University of Adelaide, Adelaide, SA, Australia
McGill University, Montreal, QC, Canada
Correspondence to: Stephen Bacchi, Medical School, University of Adelaide, North terrace Adelaide, SA 5005,
Australia. Tel.: +61 0408 353 783; E-mail: firstname.lastname@example.org.
Abstract: Background:Domperidone is a proposed treatment of orthostatic hypotension (OH) in Parkinson’s disease (PD). However, domperidone use in PD is tempered by concerns regarding QT prolongation and ventricular tachyarrhythmia and sudden cardiac death (VT/SCD). Objective:The aim is to identify peer-reviewed studies in which either (1) the effect of domperidone on blood pressure in patients with PD, or (2) the adverse effects associated with domperidone use in PD patients has been reported. Methods:PubMed, EMBASE, Medline and Scopus were searched using the terms Parkinson’s disease and domperidone. Results:Twenty-two articles fulfilled the inclusion criteria. One study was a randomized placebo-controlled trial with domperidone administration independent of the commencement of dopaminergic medications. This study identified a non-statistically significant trend that domperidone may be beneficial for OH in PD. Several studies identified statistically significant differences in BP with domperidone in the setting of initiating dopaminergic medication. There is currently the most evidence to support domperidone use with apomorphine commencement. Studies reporting domperidone adverse effects in PD patients were largely retrospective or cross-sectional. The identified studies demonstrated that domperidone may cause QT prolongation and is associated with increased risk of VT/SCD in PD patients with preexisting cardiac disease. Conclusions:Domperidone may help to ameliorate OH associated with dopaminergic medications in PD, namely when used in conjunction with apomorphine. When considering whether to use domperidone in PD, factors that should be taken into account include pre-existing heart disease and drug interactions, as well as the impact of OH on mobility, cognition and quality of life.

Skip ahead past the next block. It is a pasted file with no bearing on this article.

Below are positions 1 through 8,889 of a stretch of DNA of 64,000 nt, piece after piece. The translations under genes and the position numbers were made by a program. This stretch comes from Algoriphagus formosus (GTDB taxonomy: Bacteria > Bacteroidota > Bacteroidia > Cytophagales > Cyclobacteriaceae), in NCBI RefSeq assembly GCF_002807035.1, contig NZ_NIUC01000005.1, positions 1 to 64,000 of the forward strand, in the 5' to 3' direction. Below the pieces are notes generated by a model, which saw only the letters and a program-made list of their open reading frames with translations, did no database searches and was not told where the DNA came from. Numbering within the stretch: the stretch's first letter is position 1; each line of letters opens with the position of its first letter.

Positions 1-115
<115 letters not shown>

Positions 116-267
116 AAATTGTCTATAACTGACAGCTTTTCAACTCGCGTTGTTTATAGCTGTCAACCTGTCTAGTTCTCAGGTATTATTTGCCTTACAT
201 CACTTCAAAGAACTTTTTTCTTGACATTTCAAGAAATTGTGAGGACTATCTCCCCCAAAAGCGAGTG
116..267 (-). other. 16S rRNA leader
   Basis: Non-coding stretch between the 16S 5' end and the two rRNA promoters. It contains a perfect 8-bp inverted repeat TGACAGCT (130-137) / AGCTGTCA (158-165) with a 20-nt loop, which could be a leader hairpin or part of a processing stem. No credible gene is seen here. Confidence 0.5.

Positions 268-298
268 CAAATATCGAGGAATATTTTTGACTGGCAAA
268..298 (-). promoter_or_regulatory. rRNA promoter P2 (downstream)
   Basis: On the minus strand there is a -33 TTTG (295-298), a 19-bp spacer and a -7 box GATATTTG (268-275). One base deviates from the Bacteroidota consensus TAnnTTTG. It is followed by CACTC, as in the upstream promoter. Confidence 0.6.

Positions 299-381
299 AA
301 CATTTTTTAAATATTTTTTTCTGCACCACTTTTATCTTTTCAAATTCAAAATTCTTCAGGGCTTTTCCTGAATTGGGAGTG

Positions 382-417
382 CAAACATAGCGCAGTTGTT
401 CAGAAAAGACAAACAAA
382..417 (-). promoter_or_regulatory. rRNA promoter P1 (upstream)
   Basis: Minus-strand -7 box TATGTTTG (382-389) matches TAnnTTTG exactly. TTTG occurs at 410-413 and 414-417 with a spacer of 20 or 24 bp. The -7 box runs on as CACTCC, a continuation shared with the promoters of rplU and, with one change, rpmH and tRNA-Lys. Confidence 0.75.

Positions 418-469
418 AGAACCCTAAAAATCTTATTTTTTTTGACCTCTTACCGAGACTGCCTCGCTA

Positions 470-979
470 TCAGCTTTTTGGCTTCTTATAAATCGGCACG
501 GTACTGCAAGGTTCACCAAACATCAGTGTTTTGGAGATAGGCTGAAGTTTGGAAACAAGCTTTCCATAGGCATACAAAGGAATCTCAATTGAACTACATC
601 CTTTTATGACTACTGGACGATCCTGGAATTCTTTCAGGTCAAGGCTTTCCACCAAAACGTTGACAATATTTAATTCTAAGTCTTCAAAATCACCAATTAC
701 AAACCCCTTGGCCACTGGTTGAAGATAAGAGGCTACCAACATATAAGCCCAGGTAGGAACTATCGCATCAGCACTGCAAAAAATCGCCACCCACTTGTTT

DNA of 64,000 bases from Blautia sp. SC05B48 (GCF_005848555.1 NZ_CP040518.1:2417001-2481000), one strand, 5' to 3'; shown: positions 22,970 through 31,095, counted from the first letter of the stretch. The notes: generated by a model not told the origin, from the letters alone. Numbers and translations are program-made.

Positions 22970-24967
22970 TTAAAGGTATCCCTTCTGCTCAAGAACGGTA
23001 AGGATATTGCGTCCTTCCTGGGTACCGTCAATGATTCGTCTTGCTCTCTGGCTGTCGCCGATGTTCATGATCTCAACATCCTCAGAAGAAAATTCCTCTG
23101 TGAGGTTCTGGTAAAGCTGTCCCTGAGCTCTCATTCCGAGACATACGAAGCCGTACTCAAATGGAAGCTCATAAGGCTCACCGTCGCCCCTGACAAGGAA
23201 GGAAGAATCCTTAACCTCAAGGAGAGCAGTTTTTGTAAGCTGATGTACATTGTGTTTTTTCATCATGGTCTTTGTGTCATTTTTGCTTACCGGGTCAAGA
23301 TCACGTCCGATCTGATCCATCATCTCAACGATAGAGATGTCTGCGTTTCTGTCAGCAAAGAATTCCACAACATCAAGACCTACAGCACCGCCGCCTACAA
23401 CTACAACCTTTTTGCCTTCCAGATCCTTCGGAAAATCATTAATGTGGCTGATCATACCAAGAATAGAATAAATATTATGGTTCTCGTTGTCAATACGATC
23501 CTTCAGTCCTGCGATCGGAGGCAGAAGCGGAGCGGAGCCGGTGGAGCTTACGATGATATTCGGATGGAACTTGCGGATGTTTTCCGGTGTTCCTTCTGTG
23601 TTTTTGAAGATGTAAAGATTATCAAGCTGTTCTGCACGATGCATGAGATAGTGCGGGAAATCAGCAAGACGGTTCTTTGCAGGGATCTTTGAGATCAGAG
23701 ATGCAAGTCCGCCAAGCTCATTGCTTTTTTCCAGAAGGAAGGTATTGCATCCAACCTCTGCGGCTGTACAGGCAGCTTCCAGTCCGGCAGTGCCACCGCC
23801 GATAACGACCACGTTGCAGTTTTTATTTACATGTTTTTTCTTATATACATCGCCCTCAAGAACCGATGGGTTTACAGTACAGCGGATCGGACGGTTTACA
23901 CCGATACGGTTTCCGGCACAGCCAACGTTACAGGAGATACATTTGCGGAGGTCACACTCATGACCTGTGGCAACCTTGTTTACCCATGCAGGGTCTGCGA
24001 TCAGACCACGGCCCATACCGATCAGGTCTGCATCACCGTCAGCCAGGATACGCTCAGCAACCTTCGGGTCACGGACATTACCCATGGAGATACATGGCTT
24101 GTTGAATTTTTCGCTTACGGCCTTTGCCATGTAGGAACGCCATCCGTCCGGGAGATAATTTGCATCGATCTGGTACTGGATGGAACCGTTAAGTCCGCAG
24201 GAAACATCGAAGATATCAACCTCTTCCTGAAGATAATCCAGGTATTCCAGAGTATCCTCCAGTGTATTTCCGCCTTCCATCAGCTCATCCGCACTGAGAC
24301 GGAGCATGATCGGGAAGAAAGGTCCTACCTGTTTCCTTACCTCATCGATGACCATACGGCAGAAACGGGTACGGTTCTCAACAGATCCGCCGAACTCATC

Keywords: Apomorphine, domperidone, orthostatic hypotension, sudden cardiac death